When I was in medical school, my mother, 53 and healthy, had a massive heart attack and ended up needing a heart transplant. By day I donned my white coat and learned the rigorous science and practice of medicine. By night I slept on a cot in my mother’s hospital room, observed her cycles of pain and relief, the comings and goings of doctors and nurses, translated and advocated for her. While my medical colleagues and I quizzed each other and compared procedures, I agonized at the thought of my mother being the guinea pig as we fumbled through our first central line or NG tube insertion. While my colleagues chided me for “caring too much”, or stood in front of me so my attending wouldn’t see the tears I shed for my dead patient, my mother encouraged me to sit on my patient’s beds, ask them about themselves and how they were doing.
I became painfully aware of the chasm between physicians and patients, science and emotion, medicine and real life. The caring that was missing from health care disturbed me, and left me struggling to make peace with my profession. I considered leaving it, but the fact is, I simply love being a doctor too much, and I am grateful for my knowledge of scientific medicine.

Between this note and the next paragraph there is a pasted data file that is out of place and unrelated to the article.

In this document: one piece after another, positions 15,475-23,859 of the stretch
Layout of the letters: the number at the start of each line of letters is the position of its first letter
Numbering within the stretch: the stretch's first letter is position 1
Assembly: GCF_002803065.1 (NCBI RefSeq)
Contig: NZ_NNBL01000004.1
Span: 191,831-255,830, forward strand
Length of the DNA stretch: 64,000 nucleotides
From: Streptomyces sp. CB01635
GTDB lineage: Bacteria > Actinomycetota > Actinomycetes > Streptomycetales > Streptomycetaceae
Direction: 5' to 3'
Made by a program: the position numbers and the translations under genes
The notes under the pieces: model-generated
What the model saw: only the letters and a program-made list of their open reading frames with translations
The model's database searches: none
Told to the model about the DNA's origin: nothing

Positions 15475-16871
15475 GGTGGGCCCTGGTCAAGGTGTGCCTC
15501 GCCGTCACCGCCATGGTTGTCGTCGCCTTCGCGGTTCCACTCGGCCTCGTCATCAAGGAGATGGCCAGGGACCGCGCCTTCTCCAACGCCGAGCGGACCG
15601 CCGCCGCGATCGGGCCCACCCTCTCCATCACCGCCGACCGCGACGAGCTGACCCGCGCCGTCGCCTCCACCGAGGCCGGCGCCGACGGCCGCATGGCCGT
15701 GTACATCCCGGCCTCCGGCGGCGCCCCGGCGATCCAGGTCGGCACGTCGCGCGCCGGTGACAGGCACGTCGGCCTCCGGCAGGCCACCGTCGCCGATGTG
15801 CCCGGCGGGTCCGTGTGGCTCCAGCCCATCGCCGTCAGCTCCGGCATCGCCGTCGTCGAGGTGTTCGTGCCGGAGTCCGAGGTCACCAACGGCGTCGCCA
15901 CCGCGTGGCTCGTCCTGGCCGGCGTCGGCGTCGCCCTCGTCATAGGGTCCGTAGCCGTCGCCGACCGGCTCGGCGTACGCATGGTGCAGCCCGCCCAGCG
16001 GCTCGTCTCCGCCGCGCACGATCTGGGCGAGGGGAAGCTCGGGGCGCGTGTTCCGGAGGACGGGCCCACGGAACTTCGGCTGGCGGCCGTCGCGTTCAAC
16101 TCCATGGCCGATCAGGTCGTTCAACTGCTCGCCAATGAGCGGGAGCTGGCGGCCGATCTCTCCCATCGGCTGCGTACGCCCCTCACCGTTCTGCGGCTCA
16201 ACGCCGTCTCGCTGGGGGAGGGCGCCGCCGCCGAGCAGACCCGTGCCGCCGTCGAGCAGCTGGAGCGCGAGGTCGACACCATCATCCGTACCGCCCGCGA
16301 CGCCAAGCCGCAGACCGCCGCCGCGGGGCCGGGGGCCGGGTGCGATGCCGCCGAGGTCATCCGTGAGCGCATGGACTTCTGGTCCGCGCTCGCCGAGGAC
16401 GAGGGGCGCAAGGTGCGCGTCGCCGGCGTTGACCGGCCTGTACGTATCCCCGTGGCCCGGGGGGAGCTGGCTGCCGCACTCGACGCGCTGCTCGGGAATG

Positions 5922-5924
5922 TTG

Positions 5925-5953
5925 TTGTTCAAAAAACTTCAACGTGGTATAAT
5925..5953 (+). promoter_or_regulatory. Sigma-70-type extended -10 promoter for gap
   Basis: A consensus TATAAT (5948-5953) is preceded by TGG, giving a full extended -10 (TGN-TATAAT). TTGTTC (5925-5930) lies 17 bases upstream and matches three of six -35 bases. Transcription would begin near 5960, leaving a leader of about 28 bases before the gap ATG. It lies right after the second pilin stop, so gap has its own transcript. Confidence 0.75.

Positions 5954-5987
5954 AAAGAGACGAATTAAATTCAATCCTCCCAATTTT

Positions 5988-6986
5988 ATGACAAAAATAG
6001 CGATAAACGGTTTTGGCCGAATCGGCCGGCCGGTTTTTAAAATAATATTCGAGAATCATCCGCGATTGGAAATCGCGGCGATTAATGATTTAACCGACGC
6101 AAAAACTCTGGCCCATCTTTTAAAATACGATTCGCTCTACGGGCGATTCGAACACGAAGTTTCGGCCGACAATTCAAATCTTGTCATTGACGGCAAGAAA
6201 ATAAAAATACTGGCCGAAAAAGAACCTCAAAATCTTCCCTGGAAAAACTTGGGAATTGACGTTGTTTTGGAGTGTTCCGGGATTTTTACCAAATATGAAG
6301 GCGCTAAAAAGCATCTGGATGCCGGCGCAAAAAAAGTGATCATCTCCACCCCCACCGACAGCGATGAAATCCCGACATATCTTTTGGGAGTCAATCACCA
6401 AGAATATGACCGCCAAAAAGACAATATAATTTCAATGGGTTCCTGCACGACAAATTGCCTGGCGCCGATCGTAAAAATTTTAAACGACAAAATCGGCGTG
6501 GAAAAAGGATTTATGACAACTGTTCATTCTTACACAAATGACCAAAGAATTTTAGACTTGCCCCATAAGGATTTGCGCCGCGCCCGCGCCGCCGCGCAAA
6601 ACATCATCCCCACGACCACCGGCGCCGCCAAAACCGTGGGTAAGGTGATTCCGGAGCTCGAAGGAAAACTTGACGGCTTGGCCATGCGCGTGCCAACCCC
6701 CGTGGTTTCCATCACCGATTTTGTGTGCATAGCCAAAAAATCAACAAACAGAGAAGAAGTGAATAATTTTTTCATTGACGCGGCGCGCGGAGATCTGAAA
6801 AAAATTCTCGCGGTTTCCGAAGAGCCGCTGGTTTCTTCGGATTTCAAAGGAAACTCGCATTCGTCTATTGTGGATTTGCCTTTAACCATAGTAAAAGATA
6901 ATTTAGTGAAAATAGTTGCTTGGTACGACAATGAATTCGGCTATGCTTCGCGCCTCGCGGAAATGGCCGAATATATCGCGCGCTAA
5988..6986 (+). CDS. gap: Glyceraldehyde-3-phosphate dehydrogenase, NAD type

In addiction medicine, I found an area where science and story cannot be separated, where cure cannot come without care. My patients have taught me about human fragility and resilience, and the wisdom of our bodies. They fill me with inspiration, and challenge me to practice the self-compassion that i espouse.
In my writing, public speaking, and in my practice, I hope to contribute to the growing movement toward greater compassion and self-awareness in medicine and society. Thank you for joining me.